The Gemara on today’s daf returns to the list of kings that appears in the Mishna (90a), which enumerates three kings that lost their share in the World-to-Come. The three kings listed are Yerovam, Aḥav and Menashe.
Who were these kings?
Following King Solomon’s reign, the Jewish people broke into two separate kingdoms – Yisrael in the north and Yehuda in the south (see I Melakhim chapters 11-12). While the southern kingdom was ruled by the Davidic dynasty until the destruction of the first Temple, the northern kingdom suffered from assassinations and upheavals and had a series of different dynasties that ruled until the exile by the Assyrians.
King Menashe, the son of the righteous King Ḥizkiyahu, was from the Davidic line (see II Melakhim chapter 21).
King Yerovam was the individual who led the people in their revolt against the Davidic dynasty and established the Northern Kingdom (see I Melakhim chapters 11-12).
King Aḥav, the son of Omri, led the people in the Northern Kingdom to accept and implement Canaanite idol worship (see I Melakhim 16:23-34).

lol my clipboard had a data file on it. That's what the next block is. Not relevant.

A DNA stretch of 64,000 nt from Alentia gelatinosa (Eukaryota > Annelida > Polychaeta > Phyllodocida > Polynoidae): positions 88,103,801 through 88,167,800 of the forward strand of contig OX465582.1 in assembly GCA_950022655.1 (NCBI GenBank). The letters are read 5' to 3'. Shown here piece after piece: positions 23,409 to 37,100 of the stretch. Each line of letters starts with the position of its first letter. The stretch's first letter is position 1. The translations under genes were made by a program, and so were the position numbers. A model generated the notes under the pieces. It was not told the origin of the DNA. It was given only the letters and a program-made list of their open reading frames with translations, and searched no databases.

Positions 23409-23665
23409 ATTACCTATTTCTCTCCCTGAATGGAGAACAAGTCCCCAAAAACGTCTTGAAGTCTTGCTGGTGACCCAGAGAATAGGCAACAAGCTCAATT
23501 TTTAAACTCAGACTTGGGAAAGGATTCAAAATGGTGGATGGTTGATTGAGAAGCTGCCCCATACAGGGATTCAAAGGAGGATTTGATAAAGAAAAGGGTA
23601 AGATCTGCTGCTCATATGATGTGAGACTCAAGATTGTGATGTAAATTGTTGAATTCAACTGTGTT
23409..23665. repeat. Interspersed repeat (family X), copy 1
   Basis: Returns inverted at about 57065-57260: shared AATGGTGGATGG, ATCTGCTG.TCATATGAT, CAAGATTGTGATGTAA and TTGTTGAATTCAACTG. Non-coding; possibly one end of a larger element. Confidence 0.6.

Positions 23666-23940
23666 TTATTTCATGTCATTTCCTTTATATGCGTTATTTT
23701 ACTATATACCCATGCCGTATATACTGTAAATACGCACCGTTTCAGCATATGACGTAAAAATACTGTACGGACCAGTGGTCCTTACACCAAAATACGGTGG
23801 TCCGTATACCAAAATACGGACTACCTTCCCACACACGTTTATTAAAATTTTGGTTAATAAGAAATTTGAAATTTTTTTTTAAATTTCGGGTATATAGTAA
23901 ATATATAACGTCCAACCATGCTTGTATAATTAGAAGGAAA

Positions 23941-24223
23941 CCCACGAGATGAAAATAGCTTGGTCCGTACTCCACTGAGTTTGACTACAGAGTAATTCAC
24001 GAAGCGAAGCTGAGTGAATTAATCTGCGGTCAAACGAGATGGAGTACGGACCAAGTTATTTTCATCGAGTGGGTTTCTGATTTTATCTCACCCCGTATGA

Our Gemara discusses what merit Aḥav’s father, King Omri, had that allowed him to become king of Israel. According to Rabbi Yoḥanan, it was his establishment of Shomron, a new city in the Land of Israel, that gave him that merit (see I 16:24). An obvious question that is raised in response to Rabbi Yoḥanan’s assertion is that Omri became king before he built the city. The Maharsha explains that since God knew that Omri would build the city, He gave him the opportunity to do so. The Iyyun Ya’akov suggests that Rabbi Yoḥanan’s intent was to explain why Omri merited a dynasty that lasted a number of generations, and building a new city in Israel was reason for him to receive that reward and recognition.